4 Ways to Maximize Your Farm Show Investment
July 28, 2016
July 28, 2016
Ready or not, farm show season is here. These grand outdoor expositions provide a great opportunity for agri-marketers to connect with huge numbers of customers and prospects over a three-day span at a single location.
But the time, expense and energy needed to create an impressive and successful farm show presence can be considerable. To maximize the ROI of your farm show investment, consider these four suggestions:
There is a long list of summer and fall farm shows. Determine which ones best fit your company. Several regional shows or fewer national events? Which locations best fit the geographic footprint of your company? Which shows have the best reputation for drawing the greatest number of qualified ag producers?
Once the shows are determined, the real planning begins with clear marketing objectives for your company’s presence. These objectives could include:
Once your objectives are determined, build your pre-show planning around them. Make sure your exhibit display is consistent with your objectives and campaign messaging. If new product sales literature is being developed, confirm it will be available for distribution at the show. Apps or interactive displays need to be tested and ready well before the show opens. Carefully consider what ad specialty items will be handed out, and, again, be consistent with your objectives and messaging.
If you decide to sponsor a drawing for a major giveaway, be sure to plan the details, rules and registration items well in advance.
A critical aspect of pre-show planning is scheduling staff to work the show and clearly communicating responsibilities and expectations for all involved. Be sure that all participants are aware of the show objectives and the process by which the company will interact with show attendees.
A pre-show communications plan is another way to maximize your return. Include your presence at the upcoming farm show via all company communications. Use email, website, social media, company blog and even consider direct mail invitations to key dealers, customers and prospects to visit your exhibit at the show.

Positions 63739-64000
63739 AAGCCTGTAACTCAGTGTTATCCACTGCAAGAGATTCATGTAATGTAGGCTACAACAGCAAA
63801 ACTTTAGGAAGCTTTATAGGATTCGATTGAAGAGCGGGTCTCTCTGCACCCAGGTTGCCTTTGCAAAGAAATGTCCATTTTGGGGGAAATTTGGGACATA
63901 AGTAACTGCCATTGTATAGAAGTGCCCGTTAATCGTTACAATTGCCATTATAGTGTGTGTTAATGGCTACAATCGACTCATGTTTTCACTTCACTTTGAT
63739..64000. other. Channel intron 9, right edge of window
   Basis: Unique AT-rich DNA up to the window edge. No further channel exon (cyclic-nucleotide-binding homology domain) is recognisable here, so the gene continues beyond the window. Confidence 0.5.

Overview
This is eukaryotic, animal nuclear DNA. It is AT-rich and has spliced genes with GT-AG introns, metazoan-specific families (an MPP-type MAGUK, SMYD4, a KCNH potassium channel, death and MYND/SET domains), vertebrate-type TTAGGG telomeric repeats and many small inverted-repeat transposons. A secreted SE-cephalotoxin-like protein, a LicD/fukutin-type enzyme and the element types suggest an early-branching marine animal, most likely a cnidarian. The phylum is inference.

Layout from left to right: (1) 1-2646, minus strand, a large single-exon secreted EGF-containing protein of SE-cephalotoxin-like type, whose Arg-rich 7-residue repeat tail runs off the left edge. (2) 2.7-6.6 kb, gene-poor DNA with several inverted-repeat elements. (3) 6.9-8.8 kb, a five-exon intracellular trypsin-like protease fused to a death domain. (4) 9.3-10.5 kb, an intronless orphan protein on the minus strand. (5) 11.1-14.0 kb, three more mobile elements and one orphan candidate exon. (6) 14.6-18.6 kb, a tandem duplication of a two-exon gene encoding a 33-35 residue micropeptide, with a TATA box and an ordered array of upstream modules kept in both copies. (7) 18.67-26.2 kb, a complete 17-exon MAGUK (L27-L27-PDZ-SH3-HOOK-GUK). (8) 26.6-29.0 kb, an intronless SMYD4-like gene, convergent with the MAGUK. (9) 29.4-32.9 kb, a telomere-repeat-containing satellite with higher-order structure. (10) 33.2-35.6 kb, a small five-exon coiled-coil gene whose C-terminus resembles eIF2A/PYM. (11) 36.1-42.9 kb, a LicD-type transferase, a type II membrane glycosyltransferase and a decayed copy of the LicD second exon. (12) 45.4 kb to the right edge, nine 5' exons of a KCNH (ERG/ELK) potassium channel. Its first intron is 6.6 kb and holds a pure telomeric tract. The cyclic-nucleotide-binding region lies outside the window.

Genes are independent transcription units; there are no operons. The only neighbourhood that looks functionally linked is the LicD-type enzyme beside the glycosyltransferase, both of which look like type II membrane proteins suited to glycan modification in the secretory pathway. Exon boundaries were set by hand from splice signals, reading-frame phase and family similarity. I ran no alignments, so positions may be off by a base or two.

As part of your pre-show plan, consider the merit of any special public relations activities tied into your show presence. If you’re launching a new product or have an important company announcement, consider planning and scheduling a press conference or one-on-one interviews with key editors and media representatives during the show.
Also, since you already have the time and travel expense of bringing company staff to the show, consider the cost-efficiency of sponsoring an off-site seminar or appreciation reception for your dealers, key customers and targeted prospects who will be at the show. It’s just another way to get more out of the dollars spent on the farm show investment.
Because of the thorough thought and planning prior to the show, working the show itself should be the fun part of exhibiting. (Plan the work—work the plan!)
Here are a few last minute reminders. First, look sharp, with all staff sporting appropriate company wear. Be engaged—no sitting at the back of the booth, and leave emails and phone calls for time assigned away from the display. Carefully collect and manage all registrations and make note of sales conversations that have a high degree of interest or urgency.
Employ social media during the show itself by posting interesting and relevant comments, photos and videos via Facebook and Twitter to encourage your followers to seek you out at the show.
Once the show is over, there is still important work to be done. Be sure to send an email thank-you note to all who registered at your exhibit. Include the name of the local dealer or company sales representative servicing their geographic area. Be sure that rep or dealer is aware of the lead for local follow-up.
If you sponsored a major prize drawing, announce the winner(s) via email, website, company blog and social media, and distribute a press release. A photo of the winner should be sent to local media outlets.
Finally, do a post-mortem with show participants to evaluate the farm show investment. What worked? What didn’t? What could have improved your presence? What should be done differently next year?
More important, carefully evaluate the numbers. Was the investment in time, expense and staff energy worth the return? Were the objectives established at the onset accomplished? Could these dollars have been spent in another way to generate a greater return?
Farm shows have a long and rich history in agriculture. There’s probably no better way to personally connect with so many farmers in such a short time span.
After attending many farm shows over many years, I do have two small pieces of free advice: bring sunglasses, sunscreen and a wide brimmed hat, but also don’t forget your raincoat, rubber boots and a towrope!
See you at the shows!